added to my to-do list: search your blog and send you a FB message. talk to you soon. :)

  8. This may have convinced me to buy an airplane ticket straight to your house. I’ll be on whatever team you want, as long as you make this.

    Also, you just taught me how to cut apples. so, you’re totally not alone.

    • shannon says:

      so the pizza is what it took? YAY! i have a spare room, and more pizza dough in the fridge.

      why are we kinda weird about cutting apples? did you see emma’s comment? she LITERALLY COULD NOT EVEN IMAGINE HOW I NORMALLY CUT THEM. *argh, dumb* :)

      maybe i overthought apple-cutting. i dunno.

  9. elizabeth says:

    Don’t fear the yeast! I love my dry yeast (the kind you don’t find in the refrigerated section) because it requires no proofing–you just dump it in and it gets to work. And for real–if you can handle the Milk Bar cookbook (something that would have me running the other way), you can handle homemade pizza dough–especially because the stand mixer will do most of the work for you.

    • shannon says:

      this is so great; i’m getting so many tips here! so you like dry yeast; i’m going to remember that next time i’m at the store. Every cookbook seems to ‘prefer’ something different, so i can never truly tell which one is the best/easiest to work with.
      thank you for saying that, elizabeth. all of you have really made me feel like WAY less of a moron regarding my dough skills, and i so appreciate that. it also means i’m going to be emailing ALL OF YOU when i attempt my next yeast-related thing for pointers. :)

  10. Looks absolutely delicious. I have yet to find a pizza dough recipe that I like (or even one that works well), which is to say that I suck at making pizza dough. So store-bought dough is the way to go for now. I love the flavor combinations!

    Did you or your daughter name the little sheep yet? It’s SO CUTE.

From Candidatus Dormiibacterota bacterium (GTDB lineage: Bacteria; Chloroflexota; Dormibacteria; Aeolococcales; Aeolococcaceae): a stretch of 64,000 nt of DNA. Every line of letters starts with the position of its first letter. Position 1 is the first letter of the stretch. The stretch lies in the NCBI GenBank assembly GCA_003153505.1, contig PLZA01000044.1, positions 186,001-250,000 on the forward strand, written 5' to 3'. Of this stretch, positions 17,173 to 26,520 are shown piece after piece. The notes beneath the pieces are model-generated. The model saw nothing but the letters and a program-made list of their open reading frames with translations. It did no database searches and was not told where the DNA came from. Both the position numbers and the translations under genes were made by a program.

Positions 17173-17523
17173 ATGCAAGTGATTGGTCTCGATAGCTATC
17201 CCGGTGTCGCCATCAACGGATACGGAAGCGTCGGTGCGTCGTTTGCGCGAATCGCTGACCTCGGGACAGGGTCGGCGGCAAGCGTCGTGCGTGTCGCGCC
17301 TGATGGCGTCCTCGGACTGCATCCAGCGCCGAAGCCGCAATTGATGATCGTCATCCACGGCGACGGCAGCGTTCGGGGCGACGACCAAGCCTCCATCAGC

• shannon says:

      thanks! i feel good that someone else shares my lack of a decent pizza dough recipe (or lack of talent at pizza dough, same/same). and the onions on this? the way i caramelized them for this recipe is the way i’m going to do it from now on. I used to do it a different way, but doing the cover/uncover thing with them makes them FULL of flavor.

      let me clarify; that sheep is MINE. It’s hard explaining to two year old that mommy doesn’t want her to play with the cutest sheep ever, but it had to be done. We’re discussing names; we’ve narrowed it down to a few very old-lady ones, so hopefully we’ll come to an decision soon.

  11. Hi there! I’m a new follower and wanted you to know how much I am enjoying your blog! This pizza looks so pretty, healthy and flavorful. I also heard about some chocolate chip cookies here that need to get made.. I couldn’t seem to find that post, lol, so when you get a minute.. I’d love the link!! xx

    • shannon says:

      hi Barbara, and thank you! I just signed up for your rss feed; i know i’ve seen you ‘around the neighborhood’ so it’s nice to meet you finally. :) i personally loved this pizza; it’s everything i love about fall, and i was thrilled to share it.

      as for the cookies, and correct me if i’m wrong, i think you’re referring to the ones Katherine (Eggton) just mentioned in one of her posts; the Mini Deep Dish Chocolate Chip Cookie, which you can find right here. oddly enough, I needed to make a cookie assortment for this weekend, and i have a batch of these chilling in the fridge as we speak. :)

  12. I’m not a huge fan of failure, either. When things don’t go my way, I tend to stomp around, fist punch the air, and even cry. I failed at my brother’s birthday cake a few years ago, and I totally cried in front of everyone. I still get made fun of to this very day, “Hey, Jennie, remember that time you cried over cake? It was just cake; it wasn’t worth crying over.” Um, hello, when did cake become not worth crying over?
    So, I know how you feel.

    I believe you have it in you to bake some bread. If you can make a fancy Momofuko Milk Bar cake, then you definitely have what it takes to make some bread. If you like, I can send you my grandmother’s bread/roll recipe. It’s great for beginning bread makers (I was able to get it on my first try). Let me know.

    Also, this pizza salad looks amazing!

    • shannon says:

      i’m a crier too; also an air-puncher, big time. i get so frustrated at myself, and embarrassed (even if there’s no one around). just hearing about your brother’s failed birthday cake makes me remember how many times i’ve felt like that. i think we just all take food pretty seriously, and crying is definitely in order when something fails. i get it.

      you guys have been so encouraging about my whole bread apprehension! that helps me more than anything; it’s nice when people believe you can do something, even if you have your doubts. i would love for you to send me your grandmother’s roll recipe; anything “beginner” would be great to have so i can work my way up to the hard stuff.

      thanks!